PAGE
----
It became my routine to walk her into SEN

Each day I would sit with her and wait for a teaching assistant to walk her to her first lesson. I would collect her after school and by the time the school day had finished *CAL was so drained from the constant over stimulation and rush of lessons, the bombardment to her sensory system (of over a thousand pupils) not to mention the demands on her for tasks, performance, assignments, tests, time management and socialising with no aid and only minimal support. When she got home all she had energy to do was sit staring at repetitive DVD’s or non-stop children’s programs. They say welcome to high functioning autism; I say it was the hardest 8 months of my life watching my daughter being chipped away.

We started home education in May

We saw the difference in a matter of weeks. Within a month of *CAL being de-registered from mainstream schooling her clinical psychologist was happy to discharge her from CAMHS. After two months of homeschooling, Elective Home Education paid us a home visit (optional) but they were happy with the education we are providing and they are happy that *CAL is happy and thriving.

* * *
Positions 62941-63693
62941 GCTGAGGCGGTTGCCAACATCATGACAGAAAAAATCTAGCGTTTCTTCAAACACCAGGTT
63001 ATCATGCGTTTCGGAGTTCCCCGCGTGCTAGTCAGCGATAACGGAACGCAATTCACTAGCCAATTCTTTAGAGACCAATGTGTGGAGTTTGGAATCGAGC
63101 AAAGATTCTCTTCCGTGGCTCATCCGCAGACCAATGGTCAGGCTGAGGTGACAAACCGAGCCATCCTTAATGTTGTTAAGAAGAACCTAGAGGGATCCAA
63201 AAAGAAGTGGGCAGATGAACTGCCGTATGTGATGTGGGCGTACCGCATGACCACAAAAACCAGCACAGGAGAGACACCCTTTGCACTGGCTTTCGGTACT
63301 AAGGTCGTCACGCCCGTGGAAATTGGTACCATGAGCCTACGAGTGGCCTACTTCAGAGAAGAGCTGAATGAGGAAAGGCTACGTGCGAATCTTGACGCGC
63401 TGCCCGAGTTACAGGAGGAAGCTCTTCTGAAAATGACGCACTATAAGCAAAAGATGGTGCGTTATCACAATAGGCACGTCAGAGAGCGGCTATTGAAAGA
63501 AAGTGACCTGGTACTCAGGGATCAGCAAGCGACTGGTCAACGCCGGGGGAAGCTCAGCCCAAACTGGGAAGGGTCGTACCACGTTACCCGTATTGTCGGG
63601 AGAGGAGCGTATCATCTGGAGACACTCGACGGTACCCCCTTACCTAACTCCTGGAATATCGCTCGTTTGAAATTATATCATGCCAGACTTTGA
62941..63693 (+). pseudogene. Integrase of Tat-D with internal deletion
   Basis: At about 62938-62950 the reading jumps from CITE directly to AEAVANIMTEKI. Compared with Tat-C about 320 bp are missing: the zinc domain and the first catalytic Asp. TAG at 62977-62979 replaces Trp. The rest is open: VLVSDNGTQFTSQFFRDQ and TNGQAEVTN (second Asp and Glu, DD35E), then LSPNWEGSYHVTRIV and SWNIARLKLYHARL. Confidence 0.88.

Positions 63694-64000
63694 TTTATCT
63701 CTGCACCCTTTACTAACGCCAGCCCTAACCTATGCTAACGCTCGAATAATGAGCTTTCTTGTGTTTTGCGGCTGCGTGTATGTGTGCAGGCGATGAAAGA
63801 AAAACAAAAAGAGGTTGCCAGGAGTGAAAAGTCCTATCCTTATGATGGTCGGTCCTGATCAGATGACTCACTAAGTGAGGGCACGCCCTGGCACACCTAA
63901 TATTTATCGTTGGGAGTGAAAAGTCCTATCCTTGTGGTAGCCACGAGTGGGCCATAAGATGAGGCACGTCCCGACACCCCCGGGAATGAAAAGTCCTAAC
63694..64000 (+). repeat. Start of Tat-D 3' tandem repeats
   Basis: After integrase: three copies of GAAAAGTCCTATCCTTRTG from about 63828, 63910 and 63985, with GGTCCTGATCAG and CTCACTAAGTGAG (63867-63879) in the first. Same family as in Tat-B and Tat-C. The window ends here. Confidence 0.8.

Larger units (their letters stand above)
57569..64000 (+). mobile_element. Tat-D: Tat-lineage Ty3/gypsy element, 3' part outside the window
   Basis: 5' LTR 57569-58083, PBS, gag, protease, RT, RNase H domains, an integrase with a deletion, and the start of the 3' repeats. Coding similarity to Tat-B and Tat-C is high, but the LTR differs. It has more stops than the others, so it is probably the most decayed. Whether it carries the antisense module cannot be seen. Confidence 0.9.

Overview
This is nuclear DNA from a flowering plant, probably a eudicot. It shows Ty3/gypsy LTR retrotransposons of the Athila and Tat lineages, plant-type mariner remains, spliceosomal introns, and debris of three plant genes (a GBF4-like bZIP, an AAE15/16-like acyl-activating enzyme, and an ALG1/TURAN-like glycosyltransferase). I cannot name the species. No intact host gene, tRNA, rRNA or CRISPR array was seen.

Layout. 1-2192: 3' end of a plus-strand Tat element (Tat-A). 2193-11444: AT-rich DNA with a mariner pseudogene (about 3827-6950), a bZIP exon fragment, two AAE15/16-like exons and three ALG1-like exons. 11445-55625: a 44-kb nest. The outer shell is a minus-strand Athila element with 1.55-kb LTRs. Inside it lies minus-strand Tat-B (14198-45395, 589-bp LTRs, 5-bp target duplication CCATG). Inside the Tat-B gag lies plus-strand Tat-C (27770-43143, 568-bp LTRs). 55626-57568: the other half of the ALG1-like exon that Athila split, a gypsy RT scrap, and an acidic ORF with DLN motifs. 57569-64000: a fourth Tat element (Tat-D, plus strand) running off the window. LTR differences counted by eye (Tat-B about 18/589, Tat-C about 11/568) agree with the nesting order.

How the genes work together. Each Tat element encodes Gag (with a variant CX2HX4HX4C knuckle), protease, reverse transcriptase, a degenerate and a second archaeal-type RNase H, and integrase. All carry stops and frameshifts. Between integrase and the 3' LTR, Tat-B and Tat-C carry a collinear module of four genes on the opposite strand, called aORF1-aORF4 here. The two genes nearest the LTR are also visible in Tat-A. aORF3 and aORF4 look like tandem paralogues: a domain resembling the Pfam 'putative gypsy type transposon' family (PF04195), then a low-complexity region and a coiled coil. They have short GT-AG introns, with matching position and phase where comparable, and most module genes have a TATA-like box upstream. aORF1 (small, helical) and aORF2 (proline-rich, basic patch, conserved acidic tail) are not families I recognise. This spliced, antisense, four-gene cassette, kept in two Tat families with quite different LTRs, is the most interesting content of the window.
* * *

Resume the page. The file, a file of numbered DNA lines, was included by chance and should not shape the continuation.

Now I’m not saying this is the answer to all ASD related problems. *CAL still has difficulties with many things. Her sensory processing disorder, Aspie traits and her difficulties from dyspraxia are all still very real. Just that now we can help her find her own way of coping. She gets one to one tutoring and her “curriculum” is set around her interests. She’s not constantly drained and switched off anymore. She’s not just the invisible child in a mass of a thousand. She is the center piece, the hero and the gift of my new full time job that I totally love. She is my focus and I want what is best for her which means I have to do a lot more reading than I used to do.

Home education is our answer

We are constantly researching and finding ways to help our daughter to reach her full potential. And she will reach her full potential because I believe in her, love her unconditionally and accept all her ways. I love her in all her colours, all her moods, all her achievements and all her failures.

Alienhippy’s blog is no-longer just a place where I can be me.

It’s a place where I will share our journey in home education.

Love and hugs. xx ๐Ÿ™‚

(If you are considering home education and live in the UK this link is a good place to start)